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Ranked: David Lynch Films from Worst to Best
From Eraserhead to Blue Velvet, we reassess every film from the master of the surreal.
by Jeff McMahon
Twenty years ago today, Twin Peaks ended with one of the most brutal unresolved cliffhangers in television history. We're still upset about it, so we're ranking all of David Lynch's film work from worst to best.
10. Wild at Heart (1990)
After establishing himself as one of the most uniquely stylish and idiosyncratic filmmakers of his generation, Lynch was awarded the Palme d'Or at Cannes for this bizarre, violent love story. So of course it's the film of his that I like the least, a meandering, excessive freakshow in which Nicolas Cage and Laura Dern's Sailor and Lula are almost afterthoughts. But at least it has Willem Dafoe's delightfully sleazy Bobby Peru.
9. Lost Highway (1997)
Lynch is at his best when following his muse into realms of nightmares and darkness. But when he tries too hard to make "a David Lynch film," the results can verge on self-parody. Still, Lost Highway's nightmare logic and overpowering sense of dread help redeem it from its pop psychology and trendy post-Pulp Fiction violence.
8. Dune (1984)
George Lucas offered Lynch the director's chair on Return of the Jedi (imagine the Ewoks!), but he made this space opera instead. It's hard to dislike the only Lynch film to feature spaceships and sandworms, but in retrospect Lynch was woefully mismatched with Frank Herbert's sprawling sociopolitical epic.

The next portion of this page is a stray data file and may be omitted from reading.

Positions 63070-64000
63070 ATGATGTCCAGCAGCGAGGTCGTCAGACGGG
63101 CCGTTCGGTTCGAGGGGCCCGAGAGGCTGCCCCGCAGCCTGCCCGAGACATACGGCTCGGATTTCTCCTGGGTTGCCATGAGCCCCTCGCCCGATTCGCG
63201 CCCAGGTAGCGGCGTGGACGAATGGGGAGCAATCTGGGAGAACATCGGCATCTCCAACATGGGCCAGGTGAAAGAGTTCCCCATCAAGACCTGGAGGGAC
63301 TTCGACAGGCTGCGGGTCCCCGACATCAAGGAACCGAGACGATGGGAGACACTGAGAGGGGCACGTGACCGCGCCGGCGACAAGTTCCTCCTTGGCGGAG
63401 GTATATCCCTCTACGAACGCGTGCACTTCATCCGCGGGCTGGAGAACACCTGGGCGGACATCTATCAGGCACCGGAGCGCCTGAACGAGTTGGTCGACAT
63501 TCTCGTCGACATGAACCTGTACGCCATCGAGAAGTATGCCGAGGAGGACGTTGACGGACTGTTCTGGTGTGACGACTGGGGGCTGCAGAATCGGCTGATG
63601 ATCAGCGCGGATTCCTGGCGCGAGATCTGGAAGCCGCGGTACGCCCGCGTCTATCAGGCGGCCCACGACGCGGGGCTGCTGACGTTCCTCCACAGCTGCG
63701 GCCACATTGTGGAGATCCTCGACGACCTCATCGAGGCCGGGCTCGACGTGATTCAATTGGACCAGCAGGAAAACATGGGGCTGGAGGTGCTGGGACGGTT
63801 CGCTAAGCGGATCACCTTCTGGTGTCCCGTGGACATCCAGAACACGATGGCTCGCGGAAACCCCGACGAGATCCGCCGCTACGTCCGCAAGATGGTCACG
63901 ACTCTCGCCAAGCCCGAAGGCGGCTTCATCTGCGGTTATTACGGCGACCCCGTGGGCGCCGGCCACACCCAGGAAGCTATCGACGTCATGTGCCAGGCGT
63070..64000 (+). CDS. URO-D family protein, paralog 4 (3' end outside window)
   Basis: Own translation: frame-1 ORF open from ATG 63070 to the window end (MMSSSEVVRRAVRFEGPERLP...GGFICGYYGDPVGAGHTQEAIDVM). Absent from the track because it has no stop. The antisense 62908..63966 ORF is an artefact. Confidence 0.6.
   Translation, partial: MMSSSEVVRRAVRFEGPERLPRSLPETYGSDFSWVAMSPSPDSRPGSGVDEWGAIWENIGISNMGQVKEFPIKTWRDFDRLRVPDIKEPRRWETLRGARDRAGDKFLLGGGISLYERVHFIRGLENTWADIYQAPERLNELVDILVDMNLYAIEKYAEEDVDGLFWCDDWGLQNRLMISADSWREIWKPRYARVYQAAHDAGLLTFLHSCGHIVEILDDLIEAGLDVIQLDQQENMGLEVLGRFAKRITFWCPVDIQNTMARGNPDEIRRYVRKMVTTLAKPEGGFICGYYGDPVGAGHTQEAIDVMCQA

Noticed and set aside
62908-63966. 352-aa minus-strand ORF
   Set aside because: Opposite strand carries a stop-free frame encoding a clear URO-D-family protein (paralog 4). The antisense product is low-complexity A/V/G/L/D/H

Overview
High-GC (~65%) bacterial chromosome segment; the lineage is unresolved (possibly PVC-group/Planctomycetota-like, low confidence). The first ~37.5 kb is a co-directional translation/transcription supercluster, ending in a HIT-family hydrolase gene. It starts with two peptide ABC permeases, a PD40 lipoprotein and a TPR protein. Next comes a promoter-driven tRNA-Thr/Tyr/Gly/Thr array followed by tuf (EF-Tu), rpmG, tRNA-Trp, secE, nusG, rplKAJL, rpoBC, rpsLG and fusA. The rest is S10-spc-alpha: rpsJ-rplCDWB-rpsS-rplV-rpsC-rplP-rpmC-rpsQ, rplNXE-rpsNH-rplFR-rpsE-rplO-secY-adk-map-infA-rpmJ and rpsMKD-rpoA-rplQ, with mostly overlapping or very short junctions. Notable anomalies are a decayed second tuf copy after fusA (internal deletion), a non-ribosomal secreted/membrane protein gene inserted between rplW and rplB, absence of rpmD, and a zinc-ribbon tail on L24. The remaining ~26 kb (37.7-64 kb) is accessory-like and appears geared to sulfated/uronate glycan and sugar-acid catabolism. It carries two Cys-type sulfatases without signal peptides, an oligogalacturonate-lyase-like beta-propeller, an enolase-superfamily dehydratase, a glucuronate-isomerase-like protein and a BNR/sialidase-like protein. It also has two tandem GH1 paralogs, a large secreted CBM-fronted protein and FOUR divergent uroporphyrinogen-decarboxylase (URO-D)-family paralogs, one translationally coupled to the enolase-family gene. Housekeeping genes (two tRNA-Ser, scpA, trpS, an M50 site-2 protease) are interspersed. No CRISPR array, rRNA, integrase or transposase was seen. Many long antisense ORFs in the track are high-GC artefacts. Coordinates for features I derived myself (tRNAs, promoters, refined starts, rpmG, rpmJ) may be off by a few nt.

7. Twin Peaks: Fire Walk With Me (1992)
Fire Walk With Me is probably the most-hated movie on this list. Fans of the canceled TV show were hoping this follow-up film would resolve some of the lingering questions left by the series' abrupt cancelation. Instead, Lynch made a prequel in which half of the show's cast barely appears. If you can leave all that aside, the portion of the film focusing on the last days in the life of Laura Palmer is haunting.
6. The Straight Story (1999)
The one title in the Venn-diagram intersection of "David Lynch films" and "Walt Disney Studios" is probably his least characteristic, a character-based road movie that also serves as a metaphor for the end of life's journey. It's pleasant, but doesn't leave much of an impact.